"Publishers Clearing House(PCH) Grant Donation" Scam
an anonymous user from: Codington, Watertown, South Dakota, United States

If a person asked for the ID of somebody claiming to work from publishers clearing house are they obligated to send us their ID picture

Delete

November 23, 2022 at 9:07 PM by
"Publishers Clearing House(PCH) Grant Donation" Scam
an anonymous user from: Codington, Watertown, South Dakota, United States

Do you have a Josh Williams working for you he’s the one that contacted me first and said my email was randomly selected to receive $70,000 then off Justin Edwards contacted me and told me that they were legit part of publishers clearing house and was sponsored by the US government I know these are scams but you know your wish are true I wish I could send the emails that I got from him to you

Delete

November 23, 2022 at 7:58 PM by
"Publishers Clearing House(PCH) Grant Donation" Scam
an anonymous user from: Codington, Watertown, South Dakota, United States

I was contacted by a Justin Edwards says he works for publishers clearing house and that I won $70,000 and I am to pay him $200 for him to put the $70,000 on my cash app card he says he lives in California and I know this is a scam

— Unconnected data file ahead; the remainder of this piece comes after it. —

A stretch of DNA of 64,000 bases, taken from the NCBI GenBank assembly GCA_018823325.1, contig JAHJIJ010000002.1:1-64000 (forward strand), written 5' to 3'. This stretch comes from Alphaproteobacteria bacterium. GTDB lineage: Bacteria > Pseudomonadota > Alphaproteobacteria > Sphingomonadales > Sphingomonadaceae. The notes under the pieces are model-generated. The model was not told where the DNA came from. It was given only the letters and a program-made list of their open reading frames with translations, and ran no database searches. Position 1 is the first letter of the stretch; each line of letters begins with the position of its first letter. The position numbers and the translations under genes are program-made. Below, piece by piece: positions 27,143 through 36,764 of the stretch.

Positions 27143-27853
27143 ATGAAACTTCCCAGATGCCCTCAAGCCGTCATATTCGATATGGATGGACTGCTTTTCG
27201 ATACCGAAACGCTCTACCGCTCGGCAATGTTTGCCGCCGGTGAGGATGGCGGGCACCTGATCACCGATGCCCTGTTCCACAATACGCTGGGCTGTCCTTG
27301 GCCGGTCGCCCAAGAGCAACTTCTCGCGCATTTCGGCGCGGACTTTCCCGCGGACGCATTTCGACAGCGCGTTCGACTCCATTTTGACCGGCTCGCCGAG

Delete

June 13, 2022 at 9:24 AM by
"Publishers Clearing House(PCH) Grant Donation" Scam
an anonymous user from: Turner, Ashburn, Georgia, United States

Someone saw my name as a winner and contacted me to see if I'd heard from PCH Grant. She received substantial amount. She asked me to contact agent Eric Smith at 12603698515 . Anyone one heard of this?

Delete

July 3, 2023 at 10:40 AM by
"Publishers Clearing House(PCH) Grant Donation" Scam
an anonymous user from: London, England, United Kingdom

Yes that happened to me!

Delete

June 13, 2022 at 9:48 AM by
"Publishers Clearing House(PCH) Grant Donation" Scam
info

It is a scam. The PCH do not operate that way.

Delete

May 7, 2022 at 11:16 AM by
"Publishers Clearing House(PCH) Grant Donation" Scam
an anonymous user from: Detroit, Michigan, United States

Has anyone dealt with an agent named Robert kyle before?

Delete

February 5, 2022 at 7:38 AM by
"Publishers Clearing House(PCH) Grant Donation" Scam
an anonymous user from: Santa Cruz County, Boulder Creek, California, United States

From Mama Bear

A FB friend claimed saw my name on a list. I was asked to complete a delivery form with my name, address,cell# by Agent Alex Scott. I was given a Ref#FB/575061725 w/Winning #FB/USA/2022.

Info was confidential.

Delete

February 5, 2022 at 7:54 AM by
"Publishers Clearing House(PCH) Grant Donation" Scam
info

It is a scam. That is how the scammers trick their potential victims into disclosing their personal information.

Delete

September 5, 2021 at 12:19 PM by
"Publishers Clearing House(PCH) Grant Donation" Scam
an anonymous user from: Stony Creek Township, Fishersburg, Indiana, United States